Let’s be honest, we’ve all had the experience when we’re either buying our first drink at a bar or you just forget and you have to ask, what a domestic, imported or craft beer is.
Here’s the difference between the three:
First things first when you order a beer you’re either going to get it from a bottle, can or a draft.
The word draft comes from the English for the word “draught” which means ‘to pull’ from a cask with a hand pump.
A lot of people suggest that draft beer tastes better but often times it’s fresher because of the temperature and the way it’s packaged. That’s what helps maintain the freshness of the beer.
Some other ways you might have heard draft beer:
- On tap
Your craft, domestics and imported beers can all be on tap. You’ll most likely get your beer served in a nice pint sized glass.
Unless you’re living under a rock, you know that the craft beer scene is on fire! There are so many good beers coming from local breweries like Exile Brewery, Confluence Brewery, Toppling Goliath and many more all across the country.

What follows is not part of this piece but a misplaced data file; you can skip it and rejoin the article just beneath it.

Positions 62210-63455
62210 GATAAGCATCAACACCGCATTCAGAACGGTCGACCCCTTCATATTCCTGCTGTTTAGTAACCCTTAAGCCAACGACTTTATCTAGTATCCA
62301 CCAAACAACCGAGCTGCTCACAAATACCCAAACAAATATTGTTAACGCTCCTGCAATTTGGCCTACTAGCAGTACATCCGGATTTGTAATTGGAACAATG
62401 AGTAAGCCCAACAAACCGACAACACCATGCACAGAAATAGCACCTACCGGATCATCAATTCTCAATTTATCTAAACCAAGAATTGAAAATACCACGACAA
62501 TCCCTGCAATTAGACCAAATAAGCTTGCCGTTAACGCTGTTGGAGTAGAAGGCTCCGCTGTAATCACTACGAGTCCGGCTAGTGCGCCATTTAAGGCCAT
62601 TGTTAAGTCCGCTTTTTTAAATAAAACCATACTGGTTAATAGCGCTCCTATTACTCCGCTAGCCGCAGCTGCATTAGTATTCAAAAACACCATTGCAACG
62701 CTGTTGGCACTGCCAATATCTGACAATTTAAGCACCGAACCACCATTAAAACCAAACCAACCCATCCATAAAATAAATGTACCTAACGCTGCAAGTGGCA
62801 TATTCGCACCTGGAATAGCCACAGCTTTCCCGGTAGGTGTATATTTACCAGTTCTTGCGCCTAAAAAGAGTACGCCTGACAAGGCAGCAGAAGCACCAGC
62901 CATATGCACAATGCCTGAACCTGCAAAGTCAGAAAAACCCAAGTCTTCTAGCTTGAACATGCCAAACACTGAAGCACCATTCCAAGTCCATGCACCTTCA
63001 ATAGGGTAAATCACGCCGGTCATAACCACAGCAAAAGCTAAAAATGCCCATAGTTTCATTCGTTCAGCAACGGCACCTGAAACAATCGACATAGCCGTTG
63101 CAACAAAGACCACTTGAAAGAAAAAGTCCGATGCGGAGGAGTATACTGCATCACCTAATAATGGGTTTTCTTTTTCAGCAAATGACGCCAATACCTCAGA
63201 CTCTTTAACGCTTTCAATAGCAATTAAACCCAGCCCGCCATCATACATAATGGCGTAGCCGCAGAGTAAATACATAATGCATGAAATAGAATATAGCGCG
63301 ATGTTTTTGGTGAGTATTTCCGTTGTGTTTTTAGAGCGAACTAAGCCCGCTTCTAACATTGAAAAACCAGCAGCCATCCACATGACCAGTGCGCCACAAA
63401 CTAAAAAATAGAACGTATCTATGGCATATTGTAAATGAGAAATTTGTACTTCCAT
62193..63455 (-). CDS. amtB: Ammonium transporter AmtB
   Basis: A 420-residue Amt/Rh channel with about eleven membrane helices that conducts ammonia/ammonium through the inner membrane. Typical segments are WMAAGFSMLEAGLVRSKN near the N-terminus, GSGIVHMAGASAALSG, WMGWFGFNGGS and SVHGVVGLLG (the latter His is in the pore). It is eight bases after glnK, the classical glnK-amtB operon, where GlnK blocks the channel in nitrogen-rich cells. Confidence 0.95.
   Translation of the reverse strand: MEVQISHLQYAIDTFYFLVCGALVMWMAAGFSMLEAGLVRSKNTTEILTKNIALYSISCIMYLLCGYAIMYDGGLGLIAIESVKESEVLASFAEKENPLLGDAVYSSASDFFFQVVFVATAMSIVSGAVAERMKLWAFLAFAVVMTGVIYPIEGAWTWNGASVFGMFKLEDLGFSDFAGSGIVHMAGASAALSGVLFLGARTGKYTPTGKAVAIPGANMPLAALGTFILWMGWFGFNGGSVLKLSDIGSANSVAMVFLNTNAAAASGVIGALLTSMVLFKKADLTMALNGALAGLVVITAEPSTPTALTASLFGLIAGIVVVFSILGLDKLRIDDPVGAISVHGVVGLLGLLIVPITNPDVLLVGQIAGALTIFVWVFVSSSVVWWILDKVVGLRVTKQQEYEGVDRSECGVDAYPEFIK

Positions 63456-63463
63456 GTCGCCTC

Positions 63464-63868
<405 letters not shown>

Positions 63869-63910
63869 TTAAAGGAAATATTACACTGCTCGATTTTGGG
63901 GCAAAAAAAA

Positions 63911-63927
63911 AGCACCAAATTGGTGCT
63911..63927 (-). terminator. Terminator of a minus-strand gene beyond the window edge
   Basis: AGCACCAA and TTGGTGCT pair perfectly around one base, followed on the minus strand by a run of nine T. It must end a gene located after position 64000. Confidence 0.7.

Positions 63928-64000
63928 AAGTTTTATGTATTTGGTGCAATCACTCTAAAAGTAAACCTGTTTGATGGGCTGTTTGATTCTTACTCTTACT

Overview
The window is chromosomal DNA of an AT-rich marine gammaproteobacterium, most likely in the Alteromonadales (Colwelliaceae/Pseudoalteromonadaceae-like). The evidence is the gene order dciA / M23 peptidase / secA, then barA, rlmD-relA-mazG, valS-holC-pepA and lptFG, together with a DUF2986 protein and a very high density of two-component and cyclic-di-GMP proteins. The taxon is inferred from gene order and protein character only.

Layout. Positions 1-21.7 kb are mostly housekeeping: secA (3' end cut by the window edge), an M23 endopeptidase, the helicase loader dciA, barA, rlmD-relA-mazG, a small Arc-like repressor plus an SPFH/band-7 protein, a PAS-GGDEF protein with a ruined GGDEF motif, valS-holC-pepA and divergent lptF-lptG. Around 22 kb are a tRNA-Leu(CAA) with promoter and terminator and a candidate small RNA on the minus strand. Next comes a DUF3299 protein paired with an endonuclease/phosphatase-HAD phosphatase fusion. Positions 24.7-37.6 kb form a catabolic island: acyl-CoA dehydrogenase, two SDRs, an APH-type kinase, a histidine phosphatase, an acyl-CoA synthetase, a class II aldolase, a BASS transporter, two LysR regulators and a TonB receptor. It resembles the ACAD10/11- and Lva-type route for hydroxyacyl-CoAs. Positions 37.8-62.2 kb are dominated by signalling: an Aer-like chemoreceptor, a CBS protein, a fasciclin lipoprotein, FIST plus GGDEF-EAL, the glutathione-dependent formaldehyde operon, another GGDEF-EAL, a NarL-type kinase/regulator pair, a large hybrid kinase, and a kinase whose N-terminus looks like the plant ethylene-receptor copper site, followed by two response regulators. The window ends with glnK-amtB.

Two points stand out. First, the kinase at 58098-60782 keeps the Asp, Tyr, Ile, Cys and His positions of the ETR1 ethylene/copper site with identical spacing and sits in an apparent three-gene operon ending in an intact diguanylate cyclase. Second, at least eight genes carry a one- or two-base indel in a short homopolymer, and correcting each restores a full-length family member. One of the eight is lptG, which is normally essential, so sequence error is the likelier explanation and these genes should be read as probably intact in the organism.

A craft brewery, or brewer, is small, independent and traditional. A craft brewer is classified when it’s annual production is about 6 million barrels of beer or less.
Some fun facts about the craft beer industry:
- In 2013, craft brewers reached 7.8 percent volume of the total U.S. beer market.
- Craft dollar share of the total U.S. beer market reached 14.3 percent in 2013
- Retail dollar value from craft brewers was estimated at $14.3 billion, up from $11.9 billion in 2012
Domestic beer is the “big dog” breweries. The most commonly linked breweries to this term are Budweiser, and Miller-Coors. If you picture your favorite bar’s happy hour special, then you have an idea of what a domestic beer is. One convenient factor of domestic beers is that you can cook with them. I like to use these beers for grilling brats.
Some of the leading domestic beers in the United States include:
- Bud Light
- Coors Light
- Miller Lite
- Michelob Ultra Light
- Natural Light
- Miller High Life
- Keystone Light
Imported beer is anything that is not created in the United States. Beer that has been brought in from other contries such as Mexico and Belgium.
Some examples of imported beers are:
- Labatt Blue
- Guiness Stout
- Bass Ale
- Modelo Especial